10. Chemical analysis of coal by energy dispersive x-ray fluorescence utilizing artificial standards

    International Nuclear Information System (INIS)

    Wheeler, B.D.

    1982-01-01

    Accurate determinations of the elemental composition of coal by classical methods can be quite difficult and are normally very time consuming. X-ray fluorescence utilizing the powder method, however, has the ability of providing accurate and rapid analyses. Unfortunately, well characterized standards, although available, are not plentiful. In addition, the durability of stability of ground and pelletized coal samples is poor resulting in deterioration with time. As a result, artificial coal standards were prepared from certified geological materials by fusing in lithium tetraborate in percentages approximating expected ash contents and compositions in coal. Since the lithium tetraborate comprises about the same percentage of the standard as does the carbon, hydrogen, and oxygen in coal, the ground and pelletized coal sample can be assayed against the fused calibration curves by compensating for the differences in the mass absorption coefficients of the two matrices. 5 figures, 4 tables

  11. Food intake in laboratory rats provided standard and fenbendazole-supplemented diets.

    Science.gov (United States)

    Vento, Peter J; Swartz, Megan E; Martin, Lisa Be; Daniels, Derek

    2008-11-01

    The benzimidazole anthelmintic fenbendazole (FBZ) is a common and effective treatment for pinworm infestation in laboratory animal colonies. Although many investigators have examined the potential for deleterious biologic effects of FBZ, more subtle aspects of the treatment remain untested. Accordingly, we evaluated differences in food intake when healthy male Sprague-Dawley rats were provided a standard nonmedicated laboratory rodent chow or the same chow supplemented with FBZ. We also tested for a preference for either food type when subjects were provided a choice of the 2 diets. Data from these experiments showed no differences in food intake or body weight when rats were maintained on either standard or FBZ-supplemented chow. When the rats were given access to both the standard and FBZ-supplemented diets, they showed a clear preference for the standard diet. The preference for the standard diet indicates that the rats can discriminate between the 2 foods and may avoid the FBZ-supplemented chow when possible. Investigators conducting experiments during treatment with FBZ in which differences in food preference are relevant should be aware of these data and plan their studies accordingly.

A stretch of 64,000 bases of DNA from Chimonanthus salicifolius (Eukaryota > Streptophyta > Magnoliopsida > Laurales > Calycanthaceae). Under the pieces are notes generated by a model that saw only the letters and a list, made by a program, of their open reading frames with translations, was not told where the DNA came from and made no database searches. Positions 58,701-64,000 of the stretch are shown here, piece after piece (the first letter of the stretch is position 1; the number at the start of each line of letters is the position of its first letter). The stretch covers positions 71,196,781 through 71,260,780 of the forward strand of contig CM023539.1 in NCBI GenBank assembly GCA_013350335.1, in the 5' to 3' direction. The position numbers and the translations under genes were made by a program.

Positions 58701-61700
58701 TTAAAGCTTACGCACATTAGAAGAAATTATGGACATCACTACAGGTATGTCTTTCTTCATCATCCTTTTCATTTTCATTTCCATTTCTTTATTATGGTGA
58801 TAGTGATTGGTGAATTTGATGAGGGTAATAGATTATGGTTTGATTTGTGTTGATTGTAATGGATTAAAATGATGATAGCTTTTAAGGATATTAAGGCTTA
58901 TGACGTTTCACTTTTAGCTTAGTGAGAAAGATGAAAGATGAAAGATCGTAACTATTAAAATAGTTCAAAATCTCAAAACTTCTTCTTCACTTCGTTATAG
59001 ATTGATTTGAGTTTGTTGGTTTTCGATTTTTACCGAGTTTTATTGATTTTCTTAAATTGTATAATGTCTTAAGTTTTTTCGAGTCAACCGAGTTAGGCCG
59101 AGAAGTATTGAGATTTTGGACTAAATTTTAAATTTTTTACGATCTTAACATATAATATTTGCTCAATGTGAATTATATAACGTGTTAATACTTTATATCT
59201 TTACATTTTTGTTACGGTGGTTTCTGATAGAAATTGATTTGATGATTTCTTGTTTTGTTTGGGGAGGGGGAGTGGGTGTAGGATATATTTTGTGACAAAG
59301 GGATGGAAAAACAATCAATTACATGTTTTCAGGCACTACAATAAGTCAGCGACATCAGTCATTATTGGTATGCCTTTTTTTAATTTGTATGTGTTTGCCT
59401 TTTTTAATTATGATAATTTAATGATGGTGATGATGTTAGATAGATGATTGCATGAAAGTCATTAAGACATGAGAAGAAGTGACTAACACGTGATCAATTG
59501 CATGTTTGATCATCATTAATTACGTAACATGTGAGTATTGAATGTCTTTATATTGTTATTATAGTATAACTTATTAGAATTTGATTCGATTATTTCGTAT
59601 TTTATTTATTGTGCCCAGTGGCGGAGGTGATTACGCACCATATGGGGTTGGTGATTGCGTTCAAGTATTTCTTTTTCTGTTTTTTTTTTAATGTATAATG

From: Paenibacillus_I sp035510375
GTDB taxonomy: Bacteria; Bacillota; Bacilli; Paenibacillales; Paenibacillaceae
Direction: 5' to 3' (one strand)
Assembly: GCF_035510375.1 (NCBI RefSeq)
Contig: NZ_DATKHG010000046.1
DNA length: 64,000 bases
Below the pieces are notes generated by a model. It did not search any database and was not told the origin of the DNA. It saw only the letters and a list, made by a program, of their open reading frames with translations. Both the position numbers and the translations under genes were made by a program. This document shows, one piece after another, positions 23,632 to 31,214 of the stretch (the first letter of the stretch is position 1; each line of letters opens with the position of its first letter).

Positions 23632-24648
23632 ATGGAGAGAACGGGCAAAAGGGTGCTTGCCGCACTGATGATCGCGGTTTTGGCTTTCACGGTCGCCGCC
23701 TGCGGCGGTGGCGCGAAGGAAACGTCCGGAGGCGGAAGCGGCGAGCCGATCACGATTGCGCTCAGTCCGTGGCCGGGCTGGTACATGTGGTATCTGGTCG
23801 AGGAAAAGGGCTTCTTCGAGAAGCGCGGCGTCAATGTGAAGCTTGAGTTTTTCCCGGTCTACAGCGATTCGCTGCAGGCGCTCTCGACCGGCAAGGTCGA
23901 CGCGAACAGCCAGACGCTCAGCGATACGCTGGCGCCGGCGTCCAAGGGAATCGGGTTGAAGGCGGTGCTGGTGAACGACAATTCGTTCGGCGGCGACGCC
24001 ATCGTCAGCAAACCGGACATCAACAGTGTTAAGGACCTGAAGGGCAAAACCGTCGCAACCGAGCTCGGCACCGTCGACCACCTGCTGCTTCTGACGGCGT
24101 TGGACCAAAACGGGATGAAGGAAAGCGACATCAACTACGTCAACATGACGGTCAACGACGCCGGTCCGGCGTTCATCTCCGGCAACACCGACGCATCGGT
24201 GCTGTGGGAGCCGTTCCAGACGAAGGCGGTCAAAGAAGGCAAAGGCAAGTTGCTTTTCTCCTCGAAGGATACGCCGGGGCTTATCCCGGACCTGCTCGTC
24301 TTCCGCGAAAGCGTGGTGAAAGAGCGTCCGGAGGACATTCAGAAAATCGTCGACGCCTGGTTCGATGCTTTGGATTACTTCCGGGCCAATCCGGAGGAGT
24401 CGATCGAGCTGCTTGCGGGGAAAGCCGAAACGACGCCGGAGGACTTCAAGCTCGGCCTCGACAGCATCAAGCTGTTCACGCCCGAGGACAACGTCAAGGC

12. Sensitivity of Ceratitis capitata eggs irradiated in artificial diet and in mango fruits; Sensibilidade de ovos de Ceratitis capitata (WIED.,1824) irradiados em dieta artificial e em frutos de manga (Mangifera indica L.)

    Energy Technology Data Exchange (ETDEWEB)

    Raga, A.; Yasuoka, S.T.; Amorim, E.O.; Sato, M.E.; Suplicy Filho, N. [Instituto Biologico, Campinas, SP (Brazil); Faria, J.T. de [Delegacia Federal de Agricultura, Sao Paulo, SP (Brazil)

    1996-01-01

    The objective of this study was to establish gamma radiation doses required to prevent emergence of Ceratitis capitata adults, from irradiated eggs in artificial diet and mango fruits. Six-, twelve-, twenty-four-, and forty-eight-hour-old eggs were used. Artificial infestation by C. capitata was carried out in mangoes of Haden, Tommy and Keith cultivars. An increase of radiation resistance of C. capitata eggs was observed as a function of the embryonic development and a Probit 9 of 24.67 Gy was estimated for 48-hour-old eggs in artificial diet. No significant influence of mango fruits was found on the efficacy of irradiation. (author). 11 refs., 3 tabs.

  13. Effectiveness of artificial diet enriched by spinach extract on molting stimulation to produce soft shell crab

    Directory of Open Access Journals (Sweden)

    Siti Aslamyah

    2011-01-01

    Full Text Available Artificial feed is an alternative media applications spinach extract (EB that is known to contain molting stimulant. However, utilization of the artificial feed is related to its expensive cost, with a very high protein concentration since it's mainly produced from fish based materials, so need to be studied artificial feed formulation with substitution of vegetable material in stimulating molting and growth of mud crabs. Four formula artificial feed enriched EB (700 ng/g crab used in this study were feed A (fish, crab shells, and cassava, feed B (fish, silage, shell crab, and cassava, feed C (fish, silage, shell crab, soy flour, and cassava, and feed D (fish, silage, shell crab, soy flour, corn starch, and pollard, trash fish and feed A without EB as control. During the test, mud crab intermolt phase was culture individually in crab box placed in pond. The results showed that the percentage of molting and weight growth in their respective in the feed A (44% and 41.96%; feed B (56% and 31.57%; feed C (74% and 23.20%; feed D (50% and 39.15%; trash feed control (24% and 50.66%; and feed A without EB (28% and 35.11%. An opposite phenomenon, where the feed C with the highest percentage of molting but with the lowest growth rate, the opposite occurs in the control of trash feed. This is apparently the effect of spinach extract as a stimulant molting, where performance can be optimized with a complete and balance nutrient composition. This prediction is supported by the analysis of protein content of crabs tested at the highest feed C treatment compared with the control feed. Key words: spinach extract, soft shell crab, molting, artificial feed, growth   ABSTRAK Pakan buatan merupakan alternatif media aplikasi ekstrak bayam (EB yang diketahui mengandung stimulan molting.  Namun demikian, pakan buatan yang digunakan masih mahal dengan kandungan protein yang tinggi, karena berbahan dasar ikan, sehingga perlu dikaji formulasi pakan buatan dengan